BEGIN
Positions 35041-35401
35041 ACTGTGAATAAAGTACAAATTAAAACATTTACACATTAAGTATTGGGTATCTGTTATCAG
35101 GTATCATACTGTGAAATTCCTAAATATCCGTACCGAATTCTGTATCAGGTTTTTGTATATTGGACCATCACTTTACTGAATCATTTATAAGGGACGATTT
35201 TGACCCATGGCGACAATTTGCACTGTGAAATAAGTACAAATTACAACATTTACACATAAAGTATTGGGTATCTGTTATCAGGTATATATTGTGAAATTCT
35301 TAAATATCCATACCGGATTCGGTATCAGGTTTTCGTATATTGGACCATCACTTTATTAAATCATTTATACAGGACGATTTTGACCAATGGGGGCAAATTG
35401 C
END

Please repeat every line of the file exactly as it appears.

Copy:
Positions 35041-35401
35041 ACTGTGAATAAAGTACAAATTAAAACATTTACACATTAAGTATTGGGTATCTGTTATCAG
35101 GTATCATACTGTGAAATTCCTAAATATCCGTACCGAATTCTGTATCAGGTTTTTGTATATTGGACCATCACTTTACTGAATCATTTATAAGGGACGATTT
35201 TGACCCATGGCGACAATTTGCACTGTGAAATAAGTACAAATTACAACATTTACACATAAAGTATTGGGTATCTGTTATCAGGTATATATTGTGAAATTCT
35301 TAAATATCCATACCGGATTCGGTATCAGGTTTTCGTATATTGGACCATCACTTTATTAAATCATTTATACAGGACGATTTTGACCAATGGGGGCAAATTG
35401 C